Bomberman64(1)

Genre: Action-Adventure
Year: 1997
Developed by: Hudson Soft
Published by: Nintendo
Platforms: N64
#389
Feeling Like: Reaching great (Queen Anne) Heights

Did you have a friend growing up whose house you couldn’t wait to visit? I did. I had  many incredible pals, it’s not hard to reach back and find a place that inherently brings a smile to my face. Their parents were patient and welcoming, all of them. They all somehow made delicious food that was the same as the stuff I ate at home, but totally different. They all had garages, bedrooms, living rooms, bathrooms. But not all are created equal.

It was always an event visiting Kasim and Aslam’s house. It was the absolute, unquestioned, supreme location for hide and seek, or sardines. Their mother’s homemade pizza was legendary. Each floor had its own personality, ranging from comfortable and quiet, to comfortable and full of Doctor Who VHS tapes. They eventually migrated their video game consoles from the basement to the top floor, and that’s where we mowed through Bomberman 64.

By we, I mean Aslam. Despite him being two years younger than Kasim and myself, he was beyond his years and fully more talented than either of us when it came to video games. There’s no way I would have been able to collect all the gold cards and defeat the Rainbow Palace, but it was just as fun watching, coaching, suggesting and screaming.

We were a special trio. The three of us played cricket together for years and would often comment on the game we were all playing together, still on the pause screen back home, instead of focusing on being in the right position on the field. We never grieved a loss to the visiting Vancouver side for long; none of us were especially good athletes, but we were all especially good at loving video games.

Bomberman64(2)
One of the few N64 games that’s held up relatively well, in terms of visuals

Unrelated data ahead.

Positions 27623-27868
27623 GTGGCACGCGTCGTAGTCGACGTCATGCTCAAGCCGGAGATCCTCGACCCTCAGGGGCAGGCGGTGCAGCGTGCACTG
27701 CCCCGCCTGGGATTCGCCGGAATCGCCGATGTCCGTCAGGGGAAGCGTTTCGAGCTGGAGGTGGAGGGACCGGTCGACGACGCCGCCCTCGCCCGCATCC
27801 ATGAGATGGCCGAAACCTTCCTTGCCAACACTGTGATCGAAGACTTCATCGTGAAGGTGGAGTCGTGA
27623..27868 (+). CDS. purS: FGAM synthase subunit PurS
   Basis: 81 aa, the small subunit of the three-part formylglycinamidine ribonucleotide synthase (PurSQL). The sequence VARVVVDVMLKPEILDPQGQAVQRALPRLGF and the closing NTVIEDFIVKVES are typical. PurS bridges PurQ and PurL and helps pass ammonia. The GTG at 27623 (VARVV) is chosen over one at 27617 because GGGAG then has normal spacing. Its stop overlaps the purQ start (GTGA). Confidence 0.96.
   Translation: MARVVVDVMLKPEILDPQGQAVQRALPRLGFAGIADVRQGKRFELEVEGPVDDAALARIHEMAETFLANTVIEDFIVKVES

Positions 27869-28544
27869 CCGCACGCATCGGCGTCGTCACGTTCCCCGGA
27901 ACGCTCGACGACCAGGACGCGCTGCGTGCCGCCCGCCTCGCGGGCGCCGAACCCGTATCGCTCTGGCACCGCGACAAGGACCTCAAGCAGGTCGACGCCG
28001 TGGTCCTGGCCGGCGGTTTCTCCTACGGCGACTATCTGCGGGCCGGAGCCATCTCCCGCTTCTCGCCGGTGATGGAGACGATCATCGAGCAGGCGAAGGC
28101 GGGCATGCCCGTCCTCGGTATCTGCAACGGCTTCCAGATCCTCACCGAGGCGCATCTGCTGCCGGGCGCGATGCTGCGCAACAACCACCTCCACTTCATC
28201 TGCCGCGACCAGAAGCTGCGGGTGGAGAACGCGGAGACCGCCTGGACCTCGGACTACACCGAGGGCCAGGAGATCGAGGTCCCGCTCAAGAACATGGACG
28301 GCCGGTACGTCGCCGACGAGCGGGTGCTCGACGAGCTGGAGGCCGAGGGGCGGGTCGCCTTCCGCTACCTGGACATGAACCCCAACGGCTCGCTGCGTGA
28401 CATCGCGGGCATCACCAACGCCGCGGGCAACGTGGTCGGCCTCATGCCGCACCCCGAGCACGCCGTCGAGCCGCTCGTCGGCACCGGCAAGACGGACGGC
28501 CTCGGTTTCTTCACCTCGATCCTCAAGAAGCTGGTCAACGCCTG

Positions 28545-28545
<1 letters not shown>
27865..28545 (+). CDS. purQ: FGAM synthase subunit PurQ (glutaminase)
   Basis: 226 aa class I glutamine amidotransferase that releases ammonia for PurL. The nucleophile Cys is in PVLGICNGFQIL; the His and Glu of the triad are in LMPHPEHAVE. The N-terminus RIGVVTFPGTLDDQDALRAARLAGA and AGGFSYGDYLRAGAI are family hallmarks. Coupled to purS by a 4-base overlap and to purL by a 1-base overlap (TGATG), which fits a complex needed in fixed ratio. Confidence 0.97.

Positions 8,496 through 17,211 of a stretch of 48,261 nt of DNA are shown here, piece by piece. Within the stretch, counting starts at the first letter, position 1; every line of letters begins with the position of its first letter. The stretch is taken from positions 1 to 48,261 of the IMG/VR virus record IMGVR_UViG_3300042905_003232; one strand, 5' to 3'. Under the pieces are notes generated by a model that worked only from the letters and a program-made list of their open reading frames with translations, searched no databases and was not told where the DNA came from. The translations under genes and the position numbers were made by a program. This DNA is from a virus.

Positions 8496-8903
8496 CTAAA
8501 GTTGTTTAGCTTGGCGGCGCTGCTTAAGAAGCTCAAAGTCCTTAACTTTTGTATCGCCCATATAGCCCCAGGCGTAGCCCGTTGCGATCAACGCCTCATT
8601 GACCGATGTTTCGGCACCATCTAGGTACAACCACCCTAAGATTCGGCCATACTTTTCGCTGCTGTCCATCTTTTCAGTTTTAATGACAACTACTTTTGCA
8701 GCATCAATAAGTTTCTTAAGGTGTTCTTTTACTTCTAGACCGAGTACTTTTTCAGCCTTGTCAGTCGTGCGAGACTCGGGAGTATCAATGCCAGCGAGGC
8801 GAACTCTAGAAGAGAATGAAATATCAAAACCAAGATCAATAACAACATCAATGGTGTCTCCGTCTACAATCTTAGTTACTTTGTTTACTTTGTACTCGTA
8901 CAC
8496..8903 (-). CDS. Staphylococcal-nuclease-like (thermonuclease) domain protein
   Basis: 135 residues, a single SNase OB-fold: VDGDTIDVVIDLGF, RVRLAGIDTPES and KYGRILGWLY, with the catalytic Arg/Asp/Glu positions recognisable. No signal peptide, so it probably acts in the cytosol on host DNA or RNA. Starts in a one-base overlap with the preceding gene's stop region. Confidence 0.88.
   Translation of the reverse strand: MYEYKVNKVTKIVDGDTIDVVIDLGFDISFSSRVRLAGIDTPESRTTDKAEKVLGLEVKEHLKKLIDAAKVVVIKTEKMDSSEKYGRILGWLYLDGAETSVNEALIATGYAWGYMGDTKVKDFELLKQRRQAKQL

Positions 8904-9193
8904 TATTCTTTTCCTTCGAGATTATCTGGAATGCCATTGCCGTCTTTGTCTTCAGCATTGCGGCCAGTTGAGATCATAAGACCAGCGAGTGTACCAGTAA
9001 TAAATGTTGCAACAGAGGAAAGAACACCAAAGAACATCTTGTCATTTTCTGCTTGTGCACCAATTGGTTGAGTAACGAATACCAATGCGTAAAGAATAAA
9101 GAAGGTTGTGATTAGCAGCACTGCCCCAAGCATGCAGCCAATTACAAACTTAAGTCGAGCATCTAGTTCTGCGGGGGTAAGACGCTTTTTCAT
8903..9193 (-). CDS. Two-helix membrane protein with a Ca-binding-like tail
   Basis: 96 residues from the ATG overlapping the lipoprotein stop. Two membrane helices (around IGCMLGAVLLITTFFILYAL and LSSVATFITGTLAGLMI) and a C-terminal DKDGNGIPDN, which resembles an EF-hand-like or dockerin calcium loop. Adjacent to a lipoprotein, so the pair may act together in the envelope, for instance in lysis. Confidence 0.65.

I like the juxtaposition of the Bomberman universe. Much like today, in the 90s you’d see a real mix of heroes that used guns, or bombs as weapons. Some embraced the violent nature, others would take advantage of a more cartoonish universe for a kinder touch. Bomberman fully lives in a light-hearted environment, with pleasant songs, colorful graphics and about as little violence as possible considering your only weapon is a variety of explosives.

The design of the characters is amazing. Aside from Bomberman himself, who looks a little wimpy, everybody else looks like a junior robot anime warrior, complete with angular eyes, jetpacks, and tons of attitude. It’s one of the only games I’ve played (or watched Aslam play) where I wanted to be anybody BUT the protagonist.

Bomberman64(3)
Where Bomberboys became Bombermen

The campaign had enough secrets and story beats to make it worthy enough to pry our temporary attention away from multiplayer. But we always, ALWAYS went back to multiplayer, the Bomberman staple.

It was slower than Super Bomberman, but that was true of nearly all N64 games compared to their Super Nintendo counterparts. You’ll have to forgive the hardware, it was the first true foray into a third dimension. Speed and framerate wasn’t on anybody’s minds, only the fact that there was now a Z-axis, and the possibilities for tossing bombs onto our friends heads in a diagnoal trajectory was too much to pass up.

Continuing the trend of assuring parents that IEDs were perfectly suitable for kids, all voiced sound clips eminating from our monochromatic Bombermen are overly childish “OWs!” and “YAH’S!” Aside from this audiotory annoyance, we loved it. Bombs could be placed quickly and kicked or thrown with no delay. If you felt daring, you could mash the A button and cultivate it to a devastating size. Remote bombs could be triggered, and kicked bombs could be stopped at any moment, there really was quite a bit of skill involved. If we were all too inept to annhilate each other within the time limit, envorinmental dangers started to speed things up.

I’m tempted to give Super Bomberman R a try, the series’ newest entry, but I know I can’t go back. The Bomberman franchise holds a special, if small, place in my gaming heart. If not for the impossibly bright attic of the Husain house, the instant feeling of belonging, the historical hang outs, birthday parties, Mega Man marathons and endless summer sleepovers, Bomberman 64 would be just another game I meant to try, but didn’t. Thankfully, it’s not.

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